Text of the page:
Meet our Visiting Artist: Jennifer Reis

 

Welcome our visiting artist, Jennifer Reis

 

Help us welcome our upcoming visiting artist, Jennifer Reis. Reis hails from Morehead, Kentucky where she is currently an assistant professor and gallery director at Morehead State University.   Her work explores surface embellishments and textile assemblages. In preparation for her arrival, we ask her a few questions about her background and practice, check it out!

 

SCC:

Tell us a little bit about your educational background.  Any specific training or special mentors?

 

Jennifer:

profile pic with workI have a BFA from Columbus College of Art and Design in studio art, focused on printmaking, an MA from Syracuse University in museum studies, and an MA from Morehead State University in studio art and art education. Other than a week long intensive class with Susan Shie where I learned a lot about embroidery and embellishing on fabric more than a decade ago, I am primarily self taught in textiles. When I was about 10 years old, a close family friend taught me the basics of quilt piecing and sewing, which made a big impact on me as well.

 

SCC:

Can you talk about your conceptual inquiries?  What themes you explore, and how have these themes evolved over time?

 

Jennifer:

The conceptual aspects of my work regardless of the media has always been about subjects I am experiencing directly, whether its geographical, cultural, religious, or gender-related. Early embellished textile pieces, starting around 2002, were about mental health, addiction, and the JoanOfArc_detailfeminine personae, usually within a religious context. Then, a few years later, my work began to focus on the theme of “Appalachian Pastoral”, primarily featuring content related to rural life again within a religious context. Looking back, even though the pieces are humorous, for instance in the piece “The Last (Church) Supper) featuring chicken and a stag as stand-ins for figures, these pieces were about making my place in a rural environment as someone who grew up in urban and suburban Northeastern Ohio who now lives in Eastern Kentucky. Currently, my pieces are returning to an early theme – the feminine personae – but in what I consider to be a more nuanced and perhaps a little unsettling way. I see these pieces as “power figures”, utilizing paper dolls within a religious framework. The environments the figures live in are highly ornamental, and the figures themselves are often adorned with embellishments. I am interested in “armoring” these figures, much like fashion (a big influence is Alexander McQueen) can be not only expressively decorative, but acts as armor and concealment as well, like camouflage.

 

SCC:

Can you talk about your current body of work, the embellished textile assemblages?  Describe the process?

 

Jennifer:

I call my pieces “embellished textile assemblages” because I am approaching the material like a found object artist. And my assemblages or highly tactile collages just happen to be made primarily out of embellished goldengirlfabric. My way of working is highly methodical. Ideas do come quickly to me, but then I wrestle quite a bit with how to construct a composition and use the appropriate visual elements (including the intensive embellishments). Right now I am struggling with a piece I intend on calling “Letting Herself Go”, and I think I finally figured it out in my head. Once that happens, I go through my fairly large (surprise!) collection of fabric, found objects, trims, etc., and lay things out, either on a table or on my “visualizing wall” where I can pin up pieces and step back from the piece in progress. Sometimes when I am struggling with how the elements will work together, I take a number of photographs of different compositional iterations to then review digitally. Once I have the main elements put together, I take another picture to remind myself of the composition. The process is very labor intensive as all the sewing and embellishing regardless of material (and I use paper, metal, costume jewelry, plastic animals, religious metal votives…..) are all stitched down by hand taking about 1 hour per square inch. Most of the works are created on a quilt structure with silk dupioni being the background I work on, although I have also been working on pre-stretched canvases that I paint, wrap with fabric, and stitch/embellish directly onto like a square or rectangular embroidery hoop. This is a class I have taught at Arrowmont School of Arts and Crafts, The Craft Alliance, and now in November, at the Society for Contemporary Craft. It is a very exciting way of working that by its nature is cross-media.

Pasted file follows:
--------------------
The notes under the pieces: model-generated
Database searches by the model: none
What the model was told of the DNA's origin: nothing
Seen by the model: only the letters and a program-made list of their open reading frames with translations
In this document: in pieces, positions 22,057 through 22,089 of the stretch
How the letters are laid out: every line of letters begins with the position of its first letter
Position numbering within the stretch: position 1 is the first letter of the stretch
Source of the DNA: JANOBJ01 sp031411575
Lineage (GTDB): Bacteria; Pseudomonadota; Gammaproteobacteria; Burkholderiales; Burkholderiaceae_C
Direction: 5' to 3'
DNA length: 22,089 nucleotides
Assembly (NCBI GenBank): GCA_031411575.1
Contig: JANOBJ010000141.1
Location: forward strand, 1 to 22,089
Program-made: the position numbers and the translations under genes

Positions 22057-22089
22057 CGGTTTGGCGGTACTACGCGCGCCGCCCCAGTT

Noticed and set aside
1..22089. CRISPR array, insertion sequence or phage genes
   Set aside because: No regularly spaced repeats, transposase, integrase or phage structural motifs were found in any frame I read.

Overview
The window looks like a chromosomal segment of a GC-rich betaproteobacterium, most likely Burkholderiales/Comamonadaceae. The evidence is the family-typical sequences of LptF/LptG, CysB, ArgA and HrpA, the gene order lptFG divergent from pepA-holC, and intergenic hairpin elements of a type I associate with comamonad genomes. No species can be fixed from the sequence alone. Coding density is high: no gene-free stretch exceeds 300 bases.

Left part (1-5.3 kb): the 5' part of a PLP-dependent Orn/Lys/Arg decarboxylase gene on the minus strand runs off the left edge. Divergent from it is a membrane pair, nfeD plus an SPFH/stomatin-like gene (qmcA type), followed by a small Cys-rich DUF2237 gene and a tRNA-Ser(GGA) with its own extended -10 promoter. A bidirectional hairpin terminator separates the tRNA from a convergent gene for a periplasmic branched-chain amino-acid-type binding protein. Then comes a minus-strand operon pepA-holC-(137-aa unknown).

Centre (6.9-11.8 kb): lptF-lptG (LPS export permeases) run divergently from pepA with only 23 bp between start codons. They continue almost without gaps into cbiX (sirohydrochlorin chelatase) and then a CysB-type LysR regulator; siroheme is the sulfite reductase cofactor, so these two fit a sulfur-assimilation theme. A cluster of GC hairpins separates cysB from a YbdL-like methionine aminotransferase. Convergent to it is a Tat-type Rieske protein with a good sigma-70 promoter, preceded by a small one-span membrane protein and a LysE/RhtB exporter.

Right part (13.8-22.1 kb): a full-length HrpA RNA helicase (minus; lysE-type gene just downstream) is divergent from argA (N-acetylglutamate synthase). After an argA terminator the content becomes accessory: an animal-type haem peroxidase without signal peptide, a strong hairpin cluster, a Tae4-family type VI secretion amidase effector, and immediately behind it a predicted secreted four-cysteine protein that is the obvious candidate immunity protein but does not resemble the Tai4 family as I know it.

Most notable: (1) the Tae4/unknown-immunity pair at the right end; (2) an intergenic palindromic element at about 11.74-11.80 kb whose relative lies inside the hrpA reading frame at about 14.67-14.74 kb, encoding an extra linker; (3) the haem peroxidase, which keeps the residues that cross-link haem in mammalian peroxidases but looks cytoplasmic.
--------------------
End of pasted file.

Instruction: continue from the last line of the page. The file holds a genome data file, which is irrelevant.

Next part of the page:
SCC:

What advice might you give to young artist?

 

Jennifer:

First, I would say that the most important part of the word “artwork” is WORK. Especially in the face of rejection, lack of inspiration, and so on.warrior blood orange close up You need to set a schedule for working in your artmaking space, even if that means you are straightening up or doing something you may consider to be fooling around. Secondly, find a concept or inspiration that lends itself to doing a number of pieces – don’t get caught up in doing the one precious piece that might not turn out the way you what (very frustrating!). If you work on a number of pieces about one theme, you are giving your permission to grow and experiment. Finally, READ and learn about lots of different things, including that which is outside of the “art world”! Your work may end up being more interesting and relevant.

 

Come join us and meet Jennifer Reis for her workshop, The Stitched Canvas, on Saturday and Sunday, November 7th and 8th from 10am-5pm.   Register here. It is sure to be a great workshop!